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Air Within The Spinal Canal (Pneumorrachis): A Rare Complication Of Illicit Drug Inhalation 2014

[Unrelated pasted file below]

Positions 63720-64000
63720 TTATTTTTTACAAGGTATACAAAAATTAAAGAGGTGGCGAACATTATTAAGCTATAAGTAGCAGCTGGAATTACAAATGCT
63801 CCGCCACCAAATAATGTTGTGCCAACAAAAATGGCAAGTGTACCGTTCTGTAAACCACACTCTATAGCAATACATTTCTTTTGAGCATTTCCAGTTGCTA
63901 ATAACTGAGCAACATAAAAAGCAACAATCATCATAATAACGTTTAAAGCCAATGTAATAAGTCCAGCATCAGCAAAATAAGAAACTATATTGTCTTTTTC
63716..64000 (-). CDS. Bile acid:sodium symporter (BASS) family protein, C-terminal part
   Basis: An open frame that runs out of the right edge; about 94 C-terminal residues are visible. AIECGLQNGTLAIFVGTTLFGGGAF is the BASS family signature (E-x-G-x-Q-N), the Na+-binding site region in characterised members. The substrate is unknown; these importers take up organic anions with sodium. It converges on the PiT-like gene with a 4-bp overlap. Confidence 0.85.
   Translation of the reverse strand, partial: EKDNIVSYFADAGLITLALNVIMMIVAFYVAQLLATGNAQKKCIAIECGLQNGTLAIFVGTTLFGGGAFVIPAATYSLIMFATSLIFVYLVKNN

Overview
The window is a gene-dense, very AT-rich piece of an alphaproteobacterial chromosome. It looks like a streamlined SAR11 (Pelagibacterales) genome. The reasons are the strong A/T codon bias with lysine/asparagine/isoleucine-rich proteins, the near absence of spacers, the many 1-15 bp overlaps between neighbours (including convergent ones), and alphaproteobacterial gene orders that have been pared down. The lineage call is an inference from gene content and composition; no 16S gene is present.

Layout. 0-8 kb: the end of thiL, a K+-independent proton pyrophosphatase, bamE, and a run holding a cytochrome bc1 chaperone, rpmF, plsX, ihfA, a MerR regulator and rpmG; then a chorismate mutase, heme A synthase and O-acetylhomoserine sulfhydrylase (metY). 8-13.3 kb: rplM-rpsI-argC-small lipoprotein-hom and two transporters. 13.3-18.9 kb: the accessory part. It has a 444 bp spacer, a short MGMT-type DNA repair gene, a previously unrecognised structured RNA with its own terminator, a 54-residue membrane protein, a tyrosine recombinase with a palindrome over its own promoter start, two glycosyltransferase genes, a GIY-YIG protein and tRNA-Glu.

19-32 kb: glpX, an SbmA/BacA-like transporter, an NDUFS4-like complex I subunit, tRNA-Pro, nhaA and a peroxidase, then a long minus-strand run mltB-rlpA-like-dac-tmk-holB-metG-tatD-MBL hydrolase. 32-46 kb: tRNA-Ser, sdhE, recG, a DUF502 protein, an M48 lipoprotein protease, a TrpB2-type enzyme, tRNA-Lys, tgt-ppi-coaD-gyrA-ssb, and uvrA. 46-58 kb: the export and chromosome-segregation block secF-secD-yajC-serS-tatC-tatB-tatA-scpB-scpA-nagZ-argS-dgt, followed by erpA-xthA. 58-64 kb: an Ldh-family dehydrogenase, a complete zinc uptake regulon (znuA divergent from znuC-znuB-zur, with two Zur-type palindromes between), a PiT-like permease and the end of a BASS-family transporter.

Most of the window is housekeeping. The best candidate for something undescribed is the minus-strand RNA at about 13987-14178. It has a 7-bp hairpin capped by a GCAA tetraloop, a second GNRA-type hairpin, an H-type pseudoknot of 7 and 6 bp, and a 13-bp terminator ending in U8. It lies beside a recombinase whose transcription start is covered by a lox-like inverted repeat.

Category General Spine Mougnyan Cox Jordan Gold Aditi Hendi Pranshu Sharma Purpose This is a 26 year old man with no significant past medical history presented with mild chest discomfort and facial swelling after a prolonged coughing fit. Upon further questioning, he revealed that he was smoking marijuana with his friends, when he started coughing after a particularly deep inhalation. Materials & Methods On physical exam, his vital signs were within normal limits. His exam was remarkable for crepitus along his anterior chest, neck and face. A crunching sound was evident over his precordium with each heartbeat. His neurological exam was unremarkable. He was admitted to medicine and imaging tests revealed pneumomediastinum, pneumopericardium, and pneumorrachis. His condition improved rapidly over several days, with reabsorption of air. He was discharged in good condition with resources for smoking cessation. Results In the absence of surgery, infection or intraspinal injections, air within the spinal canal is usually associated with spontaneous pneumomediastinum from increased intrathoracic pressure. The site of rupture is usually alveolar, and esophageal barium swallows are usually negative even in vomiting patients. In most cases, posterior mediastinal or retropharyngeal air dissects along the fascial planes of the neural foramina to enter the spinal canal. The intraspinal air is usually a benign finding, and resolves over time without further intervention. There has only been one case report of neurologic deficit resulting from intraspinal air, which required a laminectomy for treatment. Conclusion The typical patient who gets pneumorrachis is a young male with asthma, smoker or illicit drug use. Cases have also been reported after recent air travel, probably related to changes in barometric pressure in patients with underlying blebs. Some illicit drugs are especially prone to causing pneumomediastinum by inducing bullous changes in lungs of users. For example, marijuana causes apical bullous disease while intravenous methylphenidate use causing panlobular lower lobe emphysema. Given that pneumorrachis is a benign self-limiting disease, watchful waiting is a reasonable option in the absence of neurologic findings. References 1. Radiology of recreational drug abuse. Hagan et al. Radiographics 2007; 27:919-940 2. Air within the spinal canal in spontaneous mediastinum. Belotti et al. Chest 2010; 137:1197-1200 3. Pneumomediastinum and pneumorrachis: a lot of air about nothing? Aujayeb et al. Breath 2012; 8: 331-334